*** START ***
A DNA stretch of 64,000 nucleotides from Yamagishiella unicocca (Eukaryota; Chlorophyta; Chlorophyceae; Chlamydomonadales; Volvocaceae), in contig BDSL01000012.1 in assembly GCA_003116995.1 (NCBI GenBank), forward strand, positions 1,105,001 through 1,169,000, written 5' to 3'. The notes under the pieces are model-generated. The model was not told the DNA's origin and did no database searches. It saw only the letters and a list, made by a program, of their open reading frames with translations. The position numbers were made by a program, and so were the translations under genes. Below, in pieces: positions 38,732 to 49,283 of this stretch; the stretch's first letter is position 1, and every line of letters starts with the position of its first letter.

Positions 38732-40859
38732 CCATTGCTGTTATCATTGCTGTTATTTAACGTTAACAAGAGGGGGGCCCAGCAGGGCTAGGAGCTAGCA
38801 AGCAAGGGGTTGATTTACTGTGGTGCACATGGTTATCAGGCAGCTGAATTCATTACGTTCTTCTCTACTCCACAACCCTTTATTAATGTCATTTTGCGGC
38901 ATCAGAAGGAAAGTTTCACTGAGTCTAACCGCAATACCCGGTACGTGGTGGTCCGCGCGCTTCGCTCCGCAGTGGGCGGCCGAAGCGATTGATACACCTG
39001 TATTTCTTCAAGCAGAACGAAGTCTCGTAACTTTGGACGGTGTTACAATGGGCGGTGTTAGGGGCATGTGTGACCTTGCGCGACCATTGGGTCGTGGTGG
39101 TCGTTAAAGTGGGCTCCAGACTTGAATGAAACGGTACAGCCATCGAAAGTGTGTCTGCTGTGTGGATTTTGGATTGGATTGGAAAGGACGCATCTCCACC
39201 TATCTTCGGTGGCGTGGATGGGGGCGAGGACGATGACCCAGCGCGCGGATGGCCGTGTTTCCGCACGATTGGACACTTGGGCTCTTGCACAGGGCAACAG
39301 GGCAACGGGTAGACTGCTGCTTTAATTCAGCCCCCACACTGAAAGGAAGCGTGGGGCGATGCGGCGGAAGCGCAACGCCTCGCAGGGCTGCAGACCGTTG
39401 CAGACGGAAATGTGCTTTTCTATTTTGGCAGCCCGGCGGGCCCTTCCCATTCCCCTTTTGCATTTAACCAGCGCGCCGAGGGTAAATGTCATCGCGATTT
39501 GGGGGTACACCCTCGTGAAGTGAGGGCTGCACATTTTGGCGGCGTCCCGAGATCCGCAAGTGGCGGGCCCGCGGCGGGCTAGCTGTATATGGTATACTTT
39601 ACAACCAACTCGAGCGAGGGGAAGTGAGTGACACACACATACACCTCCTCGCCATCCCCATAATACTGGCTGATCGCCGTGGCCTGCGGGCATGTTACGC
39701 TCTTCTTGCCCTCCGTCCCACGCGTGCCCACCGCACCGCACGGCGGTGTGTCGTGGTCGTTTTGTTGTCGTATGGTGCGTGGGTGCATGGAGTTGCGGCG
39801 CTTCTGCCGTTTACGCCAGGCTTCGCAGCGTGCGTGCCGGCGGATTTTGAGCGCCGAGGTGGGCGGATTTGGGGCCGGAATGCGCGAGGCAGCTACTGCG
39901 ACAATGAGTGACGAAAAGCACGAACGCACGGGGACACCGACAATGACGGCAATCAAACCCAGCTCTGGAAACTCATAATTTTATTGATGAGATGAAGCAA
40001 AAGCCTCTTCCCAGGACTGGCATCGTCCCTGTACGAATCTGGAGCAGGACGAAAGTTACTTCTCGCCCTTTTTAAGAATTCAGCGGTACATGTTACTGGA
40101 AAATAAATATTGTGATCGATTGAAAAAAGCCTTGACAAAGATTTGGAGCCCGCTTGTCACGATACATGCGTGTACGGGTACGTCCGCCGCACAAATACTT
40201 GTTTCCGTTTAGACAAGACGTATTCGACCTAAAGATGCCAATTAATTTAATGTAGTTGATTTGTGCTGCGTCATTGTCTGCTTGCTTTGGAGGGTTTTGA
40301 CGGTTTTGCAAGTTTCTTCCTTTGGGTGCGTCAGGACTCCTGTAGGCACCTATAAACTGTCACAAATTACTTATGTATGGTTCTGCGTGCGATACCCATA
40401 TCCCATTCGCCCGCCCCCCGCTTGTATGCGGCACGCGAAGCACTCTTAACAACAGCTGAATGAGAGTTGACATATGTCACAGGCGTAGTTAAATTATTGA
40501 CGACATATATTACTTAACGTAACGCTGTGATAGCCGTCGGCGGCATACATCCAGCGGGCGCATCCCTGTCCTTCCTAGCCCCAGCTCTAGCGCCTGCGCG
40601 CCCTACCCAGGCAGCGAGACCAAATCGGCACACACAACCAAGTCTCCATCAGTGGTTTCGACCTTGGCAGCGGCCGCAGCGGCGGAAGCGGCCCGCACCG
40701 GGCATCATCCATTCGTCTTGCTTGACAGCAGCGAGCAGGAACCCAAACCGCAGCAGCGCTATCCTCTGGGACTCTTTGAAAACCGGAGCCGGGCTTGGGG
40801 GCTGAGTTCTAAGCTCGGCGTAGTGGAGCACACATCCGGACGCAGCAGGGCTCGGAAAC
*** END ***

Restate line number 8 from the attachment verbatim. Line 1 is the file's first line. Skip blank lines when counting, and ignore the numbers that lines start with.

39201 TATCTTCGGTGGCGTGGATGGGGGCGAGGACGATGACCCAGCGCGCGGATGGCCGTGTTTCCGCACGATTGGACACTTGGGCTCTTGCACAGGGCAACAG